While many outcomes are possible, not all are equally easy to achieve. Every action is limited by its own conditions of possibility, every agencement makes some lines of flight more accessible than others. To evaluate a possible influence of the current crisis on populist politics we have to roughly map these two dimensions: subjective dispositions and structural limitations.

What obfuscates the attempts to grasp the nature of contemporary populism is the assumption that its success are an outcome of manipulations and machinations undertaken by evil politicians who use people to advance their own agenda. It seems to repeat the mistake made in the case of fascism, toutes proportions gardées, and epitomized in the Thomas Mann story Mario and the Magician: good and well-meaning people are being deceived by vicious demagogues and tricked into positions that they do no “really” occupy. I believe a radically different analysis is needed, one that would repeat the approach of such thinkers as Wilhelm Reich or Klaus Theweleit: people are not tricked into being populists, they deliberately choose to be ones. There is a genuine and widespread populist desire and it is precisely that desire that will influence the outcome of the current crisis.

Of course, there is nothing natural or spontaneous about desire – it is a part of the agencement andas such it always bears the traces of the social entourage where it has developed. What kind of environment is that in the case of the populist desire? The dystopian science-fiction horror The Platform directed by Galdera Gaztelu-Urrutia offers a metaphorical insight into that murky and depressing reality: a couple hundred inmates are enclosed in a vertical prison that descends hundreds of levels down. The small cells holding only two inmates are stacked one upon another with an empty shaft cutting across all of them from top to bottom. A platform goes down through all the levels once per day. It contains food: delicious and sophisticated dishes prepared by top chefs. The inmates are allowed to enjoy the meal for a limited period of time after which the platform goes down to the next level. Those situated lower are eating what is left by those who are above; an ironic, yet pertinent metaphor of the (in)famous “trickle down of wealth”. There are no guards and the shaft allows the inmates to freely communicate across the levels, yet we do not witness any solidarity nor coordinated efforts to collectively break out of the prison. We rather see sadism, egoism, ruthless competition and cruelty of inmates who are oriented solely on their own survival.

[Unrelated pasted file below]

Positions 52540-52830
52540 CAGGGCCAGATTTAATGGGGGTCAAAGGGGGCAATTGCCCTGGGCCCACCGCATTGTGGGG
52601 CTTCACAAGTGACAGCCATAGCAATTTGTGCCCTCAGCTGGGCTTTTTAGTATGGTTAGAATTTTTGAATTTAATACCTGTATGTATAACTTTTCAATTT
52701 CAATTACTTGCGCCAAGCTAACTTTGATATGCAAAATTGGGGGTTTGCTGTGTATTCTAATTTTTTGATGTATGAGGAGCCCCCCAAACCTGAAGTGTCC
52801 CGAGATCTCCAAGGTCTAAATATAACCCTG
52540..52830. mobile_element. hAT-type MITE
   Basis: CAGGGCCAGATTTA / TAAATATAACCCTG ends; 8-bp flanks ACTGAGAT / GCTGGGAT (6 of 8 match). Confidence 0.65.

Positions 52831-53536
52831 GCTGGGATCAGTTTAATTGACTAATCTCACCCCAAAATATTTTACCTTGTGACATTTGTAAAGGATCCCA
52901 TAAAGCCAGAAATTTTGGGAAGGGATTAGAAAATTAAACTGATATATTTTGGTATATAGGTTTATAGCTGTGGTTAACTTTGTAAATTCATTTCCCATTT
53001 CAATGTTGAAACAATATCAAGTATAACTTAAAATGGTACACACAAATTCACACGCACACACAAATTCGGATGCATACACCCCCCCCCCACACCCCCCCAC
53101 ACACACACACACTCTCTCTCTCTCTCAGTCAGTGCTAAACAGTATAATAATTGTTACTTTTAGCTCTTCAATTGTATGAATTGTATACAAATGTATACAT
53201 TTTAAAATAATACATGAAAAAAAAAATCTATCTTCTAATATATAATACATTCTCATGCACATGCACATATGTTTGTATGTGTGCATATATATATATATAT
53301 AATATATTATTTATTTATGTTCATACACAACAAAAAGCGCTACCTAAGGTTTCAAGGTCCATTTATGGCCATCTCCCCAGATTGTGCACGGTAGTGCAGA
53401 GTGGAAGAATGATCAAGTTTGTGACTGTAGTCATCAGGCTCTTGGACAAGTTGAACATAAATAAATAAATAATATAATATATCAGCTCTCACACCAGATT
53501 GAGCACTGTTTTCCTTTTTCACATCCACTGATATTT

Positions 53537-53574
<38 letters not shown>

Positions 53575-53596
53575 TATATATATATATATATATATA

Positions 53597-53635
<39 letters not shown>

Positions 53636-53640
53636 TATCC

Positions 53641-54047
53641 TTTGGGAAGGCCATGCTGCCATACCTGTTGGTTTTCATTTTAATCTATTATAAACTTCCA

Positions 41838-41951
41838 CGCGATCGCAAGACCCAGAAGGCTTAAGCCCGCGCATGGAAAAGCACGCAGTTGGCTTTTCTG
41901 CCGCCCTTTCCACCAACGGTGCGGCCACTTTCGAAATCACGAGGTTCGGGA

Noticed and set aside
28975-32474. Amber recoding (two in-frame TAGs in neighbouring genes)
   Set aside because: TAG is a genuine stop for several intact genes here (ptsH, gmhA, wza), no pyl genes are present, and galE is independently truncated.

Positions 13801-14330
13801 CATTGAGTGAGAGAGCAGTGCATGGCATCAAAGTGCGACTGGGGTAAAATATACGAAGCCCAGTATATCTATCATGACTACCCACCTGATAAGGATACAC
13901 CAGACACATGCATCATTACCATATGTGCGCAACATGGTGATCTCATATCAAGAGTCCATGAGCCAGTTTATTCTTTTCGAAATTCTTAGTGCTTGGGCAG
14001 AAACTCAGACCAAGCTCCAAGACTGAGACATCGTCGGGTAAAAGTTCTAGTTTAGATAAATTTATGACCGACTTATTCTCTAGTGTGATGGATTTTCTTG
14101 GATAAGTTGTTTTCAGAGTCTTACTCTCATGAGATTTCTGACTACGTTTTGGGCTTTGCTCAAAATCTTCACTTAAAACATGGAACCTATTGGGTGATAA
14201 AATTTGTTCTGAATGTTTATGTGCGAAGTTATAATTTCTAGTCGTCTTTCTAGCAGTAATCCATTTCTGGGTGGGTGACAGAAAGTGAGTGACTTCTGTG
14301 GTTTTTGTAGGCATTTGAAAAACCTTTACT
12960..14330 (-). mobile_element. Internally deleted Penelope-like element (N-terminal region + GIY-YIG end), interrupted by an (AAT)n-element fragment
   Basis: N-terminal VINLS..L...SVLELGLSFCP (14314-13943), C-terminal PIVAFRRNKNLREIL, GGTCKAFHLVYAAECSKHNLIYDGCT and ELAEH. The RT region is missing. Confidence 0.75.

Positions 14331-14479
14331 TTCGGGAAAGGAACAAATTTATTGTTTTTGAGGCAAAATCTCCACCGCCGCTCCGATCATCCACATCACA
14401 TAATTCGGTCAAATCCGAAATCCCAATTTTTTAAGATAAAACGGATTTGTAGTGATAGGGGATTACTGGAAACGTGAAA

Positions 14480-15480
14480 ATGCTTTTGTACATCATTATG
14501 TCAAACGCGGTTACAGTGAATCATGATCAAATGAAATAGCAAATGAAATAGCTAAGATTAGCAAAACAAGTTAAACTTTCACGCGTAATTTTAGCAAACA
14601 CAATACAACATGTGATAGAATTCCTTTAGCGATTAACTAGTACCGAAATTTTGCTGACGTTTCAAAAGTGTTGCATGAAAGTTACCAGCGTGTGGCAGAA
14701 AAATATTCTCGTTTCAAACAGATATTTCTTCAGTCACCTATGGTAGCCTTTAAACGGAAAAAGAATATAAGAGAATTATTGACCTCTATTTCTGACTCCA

The populist desire has come to live in such a prison of postmodern capitalism. Confronted with the game of pitiless competition for recognition and the struggle for material success, right-wing populists try to limit competition to maximize their own chances of winning. They aim at getting rid of contenders through symbolic recognition (minorities – racial, ethnic, sexual – as well as emancipated women) and by limiting the material competition in job markets by keeping immigrants out. However ethically horrible such a decision might be, it is a rational one in terms of formal rationality (selecting available means to achieve desired results).